The decision to ban cars from the French capital isn’t without precedent. The past two years have seen so-called car-free days take place in early autumn, though they weren’t as robust as the name might lead some to believe. In 2015, only the most central districts of Paris participated in the scheme and in 2016, the area was modestly expanded to reach the famously-congested Champs-Élysées in the west, Père-Lachaise cemetery in the east, the Sacré-Coeur in the north, and the Tour Montparnasse in the south.
This year, however, City Hall means business: no cars, motorcycles, or mopeds will be circulating in the arrondissements of Paris between 11 am and 6 pm—except taxis (including Uber-style ‘artisans’), emergency vehicles, delivery trucks, and RATP public transport services. Even these will not be allowed to exceed a strict 30km/h (18.6 mph) speed limit across the city.
For seven blissful hours, cyclists, skaters, roller bladers, non-motorized scooter-ers, and, of course, pedestrians will rule the roads.
‘The idea is to show that you can live in the city without having a car,’ the Deputy Mayor in charge of transport, Christophe Najdovski, told Le Parisien. ‘This third edition will not only benefit Parisians but also the inhabitants of Île-de-France, and tourists. It will be a first in the history of the capital and will allow everyone to rediscover a quieter and less polluted city.’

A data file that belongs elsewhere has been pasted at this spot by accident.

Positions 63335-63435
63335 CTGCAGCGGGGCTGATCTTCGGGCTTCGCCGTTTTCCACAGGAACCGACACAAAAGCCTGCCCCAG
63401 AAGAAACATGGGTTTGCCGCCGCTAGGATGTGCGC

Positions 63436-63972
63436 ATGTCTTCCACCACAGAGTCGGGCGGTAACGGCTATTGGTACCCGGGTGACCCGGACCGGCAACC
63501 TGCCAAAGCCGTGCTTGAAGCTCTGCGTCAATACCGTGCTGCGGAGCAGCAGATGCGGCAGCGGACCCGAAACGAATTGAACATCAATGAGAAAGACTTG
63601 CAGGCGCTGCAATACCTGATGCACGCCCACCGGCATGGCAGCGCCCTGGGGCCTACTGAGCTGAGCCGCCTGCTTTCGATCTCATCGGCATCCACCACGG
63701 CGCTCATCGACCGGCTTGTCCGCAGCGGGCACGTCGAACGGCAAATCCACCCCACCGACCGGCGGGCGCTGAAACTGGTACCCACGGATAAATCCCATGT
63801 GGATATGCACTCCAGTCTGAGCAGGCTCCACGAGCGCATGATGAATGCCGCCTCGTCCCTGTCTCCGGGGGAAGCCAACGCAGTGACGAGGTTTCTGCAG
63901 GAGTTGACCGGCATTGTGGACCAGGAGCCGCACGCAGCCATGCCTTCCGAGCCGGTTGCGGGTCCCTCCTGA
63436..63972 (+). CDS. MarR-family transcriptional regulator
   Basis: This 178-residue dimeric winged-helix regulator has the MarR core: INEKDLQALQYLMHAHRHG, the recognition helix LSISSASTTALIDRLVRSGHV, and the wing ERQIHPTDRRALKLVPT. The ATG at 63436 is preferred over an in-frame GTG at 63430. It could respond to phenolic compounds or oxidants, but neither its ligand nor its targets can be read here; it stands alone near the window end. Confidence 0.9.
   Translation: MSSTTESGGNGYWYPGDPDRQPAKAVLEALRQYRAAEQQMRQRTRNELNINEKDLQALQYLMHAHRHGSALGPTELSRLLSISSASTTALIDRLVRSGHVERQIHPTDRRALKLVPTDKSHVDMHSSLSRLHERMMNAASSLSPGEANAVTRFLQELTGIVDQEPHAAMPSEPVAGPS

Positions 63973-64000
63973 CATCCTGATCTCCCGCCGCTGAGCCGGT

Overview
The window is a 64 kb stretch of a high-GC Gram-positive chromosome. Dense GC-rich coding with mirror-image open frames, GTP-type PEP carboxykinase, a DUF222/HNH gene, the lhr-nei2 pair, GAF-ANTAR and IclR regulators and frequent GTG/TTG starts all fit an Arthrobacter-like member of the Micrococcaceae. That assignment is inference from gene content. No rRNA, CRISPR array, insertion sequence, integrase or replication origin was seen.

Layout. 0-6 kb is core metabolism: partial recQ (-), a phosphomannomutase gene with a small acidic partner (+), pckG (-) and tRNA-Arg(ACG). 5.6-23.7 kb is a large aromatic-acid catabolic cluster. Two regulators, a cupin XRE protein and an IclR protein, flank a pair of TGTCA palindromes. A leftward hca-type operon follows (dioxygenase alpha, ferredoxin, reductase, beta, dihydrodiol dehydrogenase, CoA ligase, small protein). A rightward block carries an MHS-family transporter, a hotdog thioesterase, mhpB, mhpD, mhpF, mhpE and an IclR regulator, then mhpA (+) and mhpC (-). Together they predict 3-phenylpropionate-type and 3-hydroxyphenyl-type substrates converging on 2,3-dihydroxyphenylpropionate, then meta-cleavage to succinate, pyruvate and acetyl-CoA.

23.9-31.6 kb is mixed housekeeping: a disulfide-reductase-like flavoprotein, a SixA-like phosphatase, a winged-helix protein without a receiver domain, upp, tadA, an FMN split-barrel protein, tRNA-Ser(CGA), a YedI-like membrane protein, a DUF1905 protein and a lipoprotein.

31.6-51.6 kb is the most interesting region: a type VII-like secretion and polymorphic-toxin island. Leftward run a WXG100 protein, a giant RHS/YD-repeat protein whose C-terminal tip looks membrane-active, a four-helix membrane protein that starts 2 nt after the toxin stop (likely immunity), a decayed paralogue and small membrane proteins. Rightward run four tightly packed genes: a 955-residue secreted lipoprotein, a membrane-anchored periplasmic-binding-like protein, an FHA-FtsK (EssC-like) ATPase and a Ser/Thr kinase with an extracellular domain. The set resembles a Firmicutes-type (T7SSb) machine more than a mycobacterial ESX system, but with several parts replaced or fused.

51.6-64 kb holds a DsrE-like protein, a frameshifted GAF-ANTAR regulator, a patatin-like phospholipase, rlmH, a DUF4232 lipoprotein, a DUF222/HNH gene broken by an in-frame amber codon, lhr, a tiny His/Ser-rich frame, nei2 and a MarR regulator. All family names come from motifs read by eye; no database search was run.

Najdovski’s boss, Mayor Anne Hidalgo, has made greening the capital a top priority. The most visible move to date has been the creation of the Parc Rives de Seine out of a former city center highway. Other policies aimed at improving air quality include subsidies for planting living walls and testing pioneering forms of electric transportation such as flying water taxis.
Hailing the 2015’s Car-Free Day an ‘indisputable success’, Hidalgo claimed it ‘involved citizens, reduced emissions and noise pollution, and roused the spirit of Parisians and tourists.’ Airparif, which monitors air quality in Île-de-France, lent credence to this appraisal, suggesting a 20 to 35% reduction in nitrogen-dioxide levels during the event last year.
At the national level, a Crit’Air sticker scheme has been introduced to exclude the worst-offending vehicles from the center of Paris. Hidalgo also plans to ban all diesel cars from the capital by 2020, five years ahead of the national target.